היום תשעה עשר יום שהם שני שבועות וחמשה יומים בעמרToday is the nineteenth day, making two weeks and five days of the omerהוד שבתפארת
A day of humility in a week of compassion
I covered the Bay Area--north, south, east west--traveling to many different events today. I drove northwest to Beth Sholom for minyan, then south to San Mateo for a teachers' meeting at PTBE, back up north to Beth Sholom again for a memorial service, then northeast to my Hebrew class in El Sobrante, and back southwest, coming home to San Francisco. Yes, a very full day encompassing lots of different emotions as well as distances.
At the teachers' meeting we discussed different ways to include the families of our students into the Jewish education sphere. Family support is key to having our students understand the role Judaism plays in their lives. Lisa Langer, a family education specialist with the Union for Reform Judaism was there to facilitate the meeting. In one exercise, we broke into groups to prioritize what types of Jewish family events would have the biggest impact on both students and their parents. Each group was given an envelope containing slips of paper that had the events written on them. While there was some differences between the groups in the middle-impact category, the top and bottom event was the same for all three groups. At the top--a synagogue run, family trip to Israel. On the bottom, parents dropping off their kids at religious school.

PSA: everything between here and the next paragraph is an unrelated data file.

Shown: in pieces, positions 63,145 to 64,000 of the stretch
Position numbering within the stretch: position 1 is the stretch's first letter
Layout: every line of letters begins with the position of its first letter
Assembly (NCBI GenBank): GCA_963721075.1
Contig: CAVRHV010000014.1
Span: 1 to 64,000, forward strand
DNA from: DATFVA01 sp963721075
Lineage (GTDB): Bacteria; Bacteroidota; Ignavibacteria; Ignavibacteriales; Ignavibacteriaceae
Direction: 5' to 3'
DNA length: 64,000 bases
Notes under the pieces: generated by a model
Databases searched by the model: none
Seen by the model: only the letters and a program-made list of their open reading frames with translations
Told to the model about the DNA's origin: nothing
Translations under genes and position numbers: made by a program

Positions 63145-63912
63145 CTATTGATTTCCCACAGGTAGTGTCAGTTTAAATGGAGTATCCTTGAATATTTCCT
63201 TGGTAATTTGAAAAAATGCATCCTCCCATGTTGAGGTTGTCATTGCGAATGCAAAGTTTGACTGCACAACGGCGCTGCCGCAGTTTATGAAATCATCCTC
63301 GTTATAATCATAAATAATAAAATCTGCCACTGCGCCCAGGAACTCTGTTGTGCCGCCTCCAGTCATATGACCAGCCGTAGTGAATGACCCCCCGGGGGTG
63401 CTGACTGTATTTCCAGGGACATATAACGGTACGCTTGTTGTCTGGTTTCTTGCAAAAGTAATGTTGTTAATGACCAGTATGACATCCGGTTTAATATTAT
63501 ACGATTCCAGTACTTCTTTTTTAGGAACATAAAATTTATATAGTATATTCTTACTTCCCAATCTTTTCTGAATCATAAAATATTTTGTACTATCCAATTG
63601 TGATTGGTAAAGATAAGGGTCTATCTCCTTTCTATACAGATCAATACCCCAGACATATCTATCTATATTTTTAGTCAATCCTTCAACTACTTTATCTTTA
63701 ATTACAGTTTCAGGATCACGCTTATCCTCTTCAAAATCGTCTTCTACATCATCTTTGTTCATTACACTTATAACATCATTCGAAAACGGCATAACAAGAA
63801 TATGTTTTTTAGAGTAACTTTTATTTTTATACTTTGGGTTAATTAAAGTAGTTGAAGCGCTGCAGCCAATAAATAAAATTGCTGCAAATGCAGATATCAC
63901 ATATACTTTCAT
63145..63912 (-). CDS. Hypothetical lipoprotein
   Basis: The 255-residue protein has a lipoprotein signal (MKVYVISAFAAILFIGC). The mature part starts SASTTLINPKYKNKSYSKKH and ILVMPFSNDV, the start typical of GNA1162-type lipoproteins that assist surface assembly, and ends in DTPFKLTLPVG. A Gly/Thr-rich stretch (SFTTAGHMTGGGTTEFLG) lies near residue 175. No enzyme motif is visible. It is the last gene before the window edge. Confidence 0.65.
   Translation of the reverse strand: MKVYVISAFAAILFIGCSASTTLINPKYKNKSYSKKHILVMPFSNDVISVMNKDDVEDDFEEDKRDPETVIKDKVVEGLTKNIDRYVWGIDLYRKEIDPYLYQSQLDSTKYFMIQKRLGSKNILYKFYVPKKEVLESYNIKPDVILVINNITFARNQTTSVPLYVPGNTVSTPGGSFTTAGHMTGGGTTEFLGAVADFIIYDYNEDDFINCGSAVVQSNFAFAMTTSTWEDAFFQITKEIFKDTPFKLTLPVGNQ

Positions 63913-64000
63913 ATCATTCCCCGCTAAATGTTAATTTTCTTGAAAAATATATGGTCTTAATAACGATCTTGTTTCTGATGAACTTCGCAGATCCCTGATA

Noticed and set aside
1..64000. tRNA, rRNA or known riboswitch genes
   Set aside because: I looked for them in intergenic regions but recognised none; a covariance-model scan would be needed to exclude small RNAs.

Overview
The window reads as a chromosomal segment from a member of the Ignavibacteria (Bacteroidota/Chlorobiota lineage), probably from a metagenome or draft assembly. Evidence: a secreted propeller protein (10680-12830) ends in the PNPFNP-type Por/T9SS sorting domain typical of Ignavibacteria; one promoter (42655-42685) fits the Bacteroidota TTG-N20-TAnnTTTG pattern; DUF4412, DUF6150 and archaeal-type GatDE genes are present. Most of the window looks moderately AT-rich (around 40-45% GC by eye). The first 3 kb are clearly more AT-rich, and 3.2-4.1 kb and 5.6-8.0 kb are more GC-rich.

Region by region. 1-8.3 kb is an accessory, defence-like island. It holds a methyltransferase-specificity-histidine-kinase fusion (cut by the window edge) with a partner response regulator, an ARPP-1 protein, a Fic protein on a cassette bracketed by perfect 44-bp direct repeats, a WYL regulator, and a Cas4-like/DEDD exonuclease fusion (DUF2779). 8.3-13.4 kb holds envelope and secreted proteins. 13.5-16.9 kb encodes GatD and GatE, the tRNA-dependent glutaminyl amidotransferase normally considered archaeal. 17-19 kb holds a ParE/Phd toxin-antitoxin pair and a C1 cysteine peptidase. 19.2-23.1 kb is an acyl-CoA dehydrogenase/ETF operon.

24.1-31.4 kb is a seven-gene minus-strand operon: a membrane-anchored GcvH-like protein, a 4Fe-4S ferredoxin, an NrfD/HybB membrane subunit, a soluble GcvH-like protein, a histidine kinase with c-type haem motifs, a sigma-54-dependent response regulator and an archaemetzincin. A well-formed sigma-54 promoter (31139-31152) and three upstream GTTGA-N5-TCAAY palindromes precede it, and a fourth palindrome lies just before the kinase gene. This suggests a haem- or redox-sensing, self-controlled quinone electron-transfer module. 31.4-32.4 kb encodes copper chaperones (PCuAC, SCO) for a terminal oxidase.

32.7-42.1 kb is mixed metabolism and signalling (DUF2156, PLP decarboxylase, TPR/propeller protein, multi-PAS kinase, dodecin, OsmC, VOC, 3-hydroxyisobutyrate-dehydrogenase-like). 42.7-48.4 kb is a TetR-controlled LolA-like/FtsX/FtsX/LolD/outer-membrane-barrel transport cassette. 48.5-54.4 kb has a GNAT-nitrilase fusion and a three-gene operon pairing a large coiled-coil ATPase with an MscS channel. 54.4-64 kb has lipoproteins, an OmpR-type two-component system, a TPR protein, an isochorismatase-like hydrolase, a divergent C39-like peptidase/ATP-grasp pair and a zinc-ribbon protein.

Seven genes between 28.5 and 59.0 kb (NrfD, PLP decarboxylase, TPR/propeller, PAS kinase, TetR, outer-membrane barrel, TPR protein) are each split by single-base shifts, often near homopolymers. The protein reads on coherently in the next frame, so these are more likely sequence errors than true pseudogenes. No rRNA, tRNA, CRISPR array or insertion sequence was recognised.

Lisa then asked us if we wondered why the latter event was even included. After all, that's kind of the crux of the issue--non-involvement of the parents, a "I drop them off and you take care of that for me" attitude that we are seemingly trying to combat. But Lisa made the point that what we look at as "just" dropping the kids off is more effort that many families make. We need to give credit to these parents for giving their children the opportunity to learn about their religion and heritage, even as we would wish they would be more involved in the process.
I appreciate gaining that perspective. Instead of viewing those parents with derision, we need to realize they are coming closer than those who avoid giving their children any Jewish education. At least they come up to the door---we need to open the door wide and find ways to invite them to come in.
A good lesson to get in this week of compassion.